It was only during the 1890s that it became commonly accepted that cycling was a pastime which women could participate in as well as men. This period, and in particular the mid-1890s saw a rapid growth in the presence of female cyclists, both from middle and working-class backgrounds. Whilst the beginning of the 1890s saw attitudes towards women who cycled slowly begin to shift, it was the ‘cycling craze’ of 1895, in which members of the aristocracy and ‘society’ took to cycling in great number, which appears to have done the most towards changing attitudes towards female cyclists. One female cyclist, charting the progress of women’s cycling in Dublin, explained how,
‘By 1890, one could ride a bicycle around Dublin without being actually mobbed, by 1891, curses and strong epithets were only heard occasionally in the streets, although Society still totally ignored the existence of the pastime, and society with a small ‘s’ thought it very fast and vulgar. 1892 and 1893 saw an increase, although not a very big one, in the number of ladies safeties; in 1894 Society began to cast sheep’s eyes at the pastime which it had so long stigmatised as ‘impossible’, and a few grandes dames mounted the wheel in strict privacy. In 1895 came the cycling boom, ‘Society’ at last took the plunge on the verge of which it had so long been hesitating, and bicycling all at once became, ‘the thing’. (Quoted from Cycling and Gender in Victorian Ireland, Brian Griffin).
However, whilst cycling was no longer seen as an activity too ‘fast and vulgar’ for women to enjoy, notions of femininity and ‘what was proper’ for women placed heavy restrictions on those women who took to cycling. Although this period saw a slight widening in qualities and behaviours that could be seen as ‘womanly’, middle-class notions of femininity still remained heavily focussed on women appearing graceful, refined and unflustered. There was, therefore, a great pressure on female cyclists to conform to these qualities when awheel. As one female writer put it,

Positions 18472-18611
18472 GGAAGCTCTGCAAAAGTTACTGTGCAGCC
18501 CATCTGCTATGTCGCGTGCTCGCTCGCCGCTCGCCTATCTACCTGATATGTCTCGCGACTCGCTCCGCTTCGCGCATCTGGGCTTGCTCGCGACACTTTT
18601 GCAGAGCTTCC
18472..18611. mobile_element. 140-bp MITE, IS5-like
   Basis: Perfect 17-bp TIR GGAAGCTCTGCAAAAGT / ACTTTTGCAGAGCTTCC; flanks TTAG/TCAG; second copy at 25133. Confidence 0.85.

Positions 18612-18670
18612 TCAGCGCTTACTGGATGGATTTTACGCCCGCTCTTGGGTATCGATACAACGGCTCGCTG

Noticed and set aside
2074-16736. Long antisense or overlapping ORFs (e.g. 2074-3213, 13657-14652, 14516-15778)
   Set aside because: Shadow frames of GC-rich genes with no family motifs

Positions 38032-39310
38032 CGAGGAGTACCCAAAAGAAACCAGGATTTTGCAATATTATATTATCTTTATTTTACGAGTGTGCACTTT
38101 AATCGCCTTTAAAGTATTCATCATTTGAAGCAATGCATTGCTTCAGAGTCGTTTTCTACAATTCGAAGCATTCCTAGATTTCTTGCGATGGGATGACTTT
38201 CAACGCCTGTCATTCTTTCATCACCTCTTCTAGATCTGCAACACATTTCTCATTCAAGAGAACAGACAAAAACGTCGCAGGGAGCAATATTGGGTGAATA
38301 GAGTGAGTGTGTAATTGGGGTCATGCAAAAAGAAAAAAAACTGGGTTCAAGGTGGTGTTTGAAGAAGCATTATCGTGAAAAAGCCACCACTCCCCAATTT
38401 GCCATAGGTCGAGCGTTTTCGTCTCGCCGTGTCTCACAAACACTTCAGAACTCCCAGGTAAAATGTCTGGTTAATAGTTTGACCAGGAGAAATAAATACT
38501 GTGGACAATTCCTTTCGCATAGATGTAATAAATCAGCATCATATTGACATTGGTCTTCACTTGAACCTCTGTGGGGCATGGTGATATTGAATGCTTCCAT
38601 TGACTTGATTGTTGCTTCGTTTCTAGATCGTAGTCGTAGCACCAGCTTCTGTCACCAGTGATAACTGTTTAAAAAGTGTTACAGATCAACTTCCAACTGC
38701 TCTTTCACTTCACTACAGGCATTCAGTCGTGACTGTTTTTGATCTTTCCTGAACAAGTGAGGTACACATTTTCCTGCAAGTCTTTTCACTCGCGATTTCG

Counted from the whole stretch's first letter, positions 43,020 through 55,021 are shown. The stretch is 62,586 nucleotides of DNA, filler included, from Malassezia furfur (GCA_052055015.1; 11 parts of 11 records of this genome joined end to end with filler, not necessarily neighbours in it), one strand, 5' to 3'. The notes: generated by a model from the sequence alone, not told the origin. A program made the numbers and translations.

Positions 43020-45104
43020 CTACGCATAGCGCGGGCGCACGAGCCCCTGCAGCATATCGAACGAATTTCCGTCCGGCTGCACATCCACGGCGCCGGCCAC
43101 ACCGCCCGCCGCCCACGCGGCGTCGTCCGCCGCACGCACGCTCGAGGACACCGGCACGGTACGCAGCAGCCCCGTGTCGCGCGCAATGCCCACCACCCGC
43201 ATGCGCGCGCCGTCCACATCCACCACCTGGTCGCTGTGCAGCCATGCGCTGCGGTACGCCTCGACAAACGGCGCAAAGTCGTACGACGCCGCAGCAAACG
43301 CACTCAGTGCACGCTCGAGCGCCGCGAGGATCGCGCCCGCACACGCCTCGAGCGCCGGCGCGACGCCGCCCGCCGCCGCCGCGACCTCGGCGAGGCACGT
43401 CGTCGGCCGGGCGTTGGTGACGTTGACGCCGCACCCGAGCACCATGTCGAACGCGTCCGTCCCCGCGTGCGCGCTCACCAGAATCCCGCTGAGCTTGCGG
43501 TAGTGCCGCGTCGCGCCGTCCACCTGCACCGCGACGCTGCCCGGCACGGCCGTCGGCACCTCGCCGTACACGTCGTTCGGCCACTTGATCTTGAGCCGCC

‘It has been said, and said rightly, that the woman who allows herself to be seen hot and red with exertion, and panting from want of breath, loses much of her feminine dignity’.
To cycle in a ‘womanly’ fashion then was to appear calm, unflustered, elegant and poised. As the write above went on to comment,
‘The ideal rider more resembles a hawk on the wing than anything else, the perfect poise and effortless movement, graduating almost at the will of the rider, with no violent external effort shown.’
Advice on how women could achieve, ‘perfect poise and effortless movement’, appeared in a number of women’s publications during in this period. These advice pieces gave particular focus to hill climbing, for the obvious risk that women might show, ‘violent external effort’ whilst travelling up steep ascents. One female writer in Hearth and Home explained how,
‘The best way to take a long hill is to go slowly, not to rush up to full speed until it is impossible to go on any further, but to ease up at the bottom and deliberately begin the ascent sitting quite upright with a slight pull of the handles now and then, but no crouching or straining.’
To achieve this upright position with no ‘crouching or straining’ it was advised that,
‘The ankle muscles must do the work; they must keep both pedals working one with the other. The toes must do their part in forcing one set of pedal bars forward whilst the other hooks them backwards.’
It was not only woman who gave advice on ‘feminine’ cycling. A male member of the Hull St. Andrews C.C. told the club’s female members to,
‘Cultivate a good style of riding, sit upright and don’t stick your elbows out, nothing looks so objectionable as the latter.’
The risk of appearing ‘unwomanly’ was not the only reason why women were advised to cycle in a slow and steady manner. Doctor’s frequently advised against woman over-exerting themselves whilst cycling, drawing on medical thinking which stated that women possessed weaker constitutions to men. As such those women who, ‘over-did’ it were thought to be seriously endangering their health. One doctor from the period advised female cyclists that,
‘It is never worth-while to go beyond your strength, either by attempting long distances or with the wish to show your power of endurance.’
The doctor went onto to warn female cyclists that they should, ‘avoid pounding up hills. If breath begins to fail dismount at once.’
Even sitting in an upright position was seen as a necessary precaution against ill health. Another doctor commented that,
‘One of the most important points in riding is position. The upright position is the only one that will not entail injury to internal organs. If this is maintained it will benefit all of these, removing the congestion from which so many distressing symptoms arise.’
However, perhaps the most archaic piece of feminine cycling medical advice came from Fanny Erskine, publisher of books on cycling for women during the 1890s. She advised her readers that if a female cyclist found herself panting then,
‘Something is radically wrong, and a doctor should be consulted.’
Advice which will hopefully forever remain in the 1890s.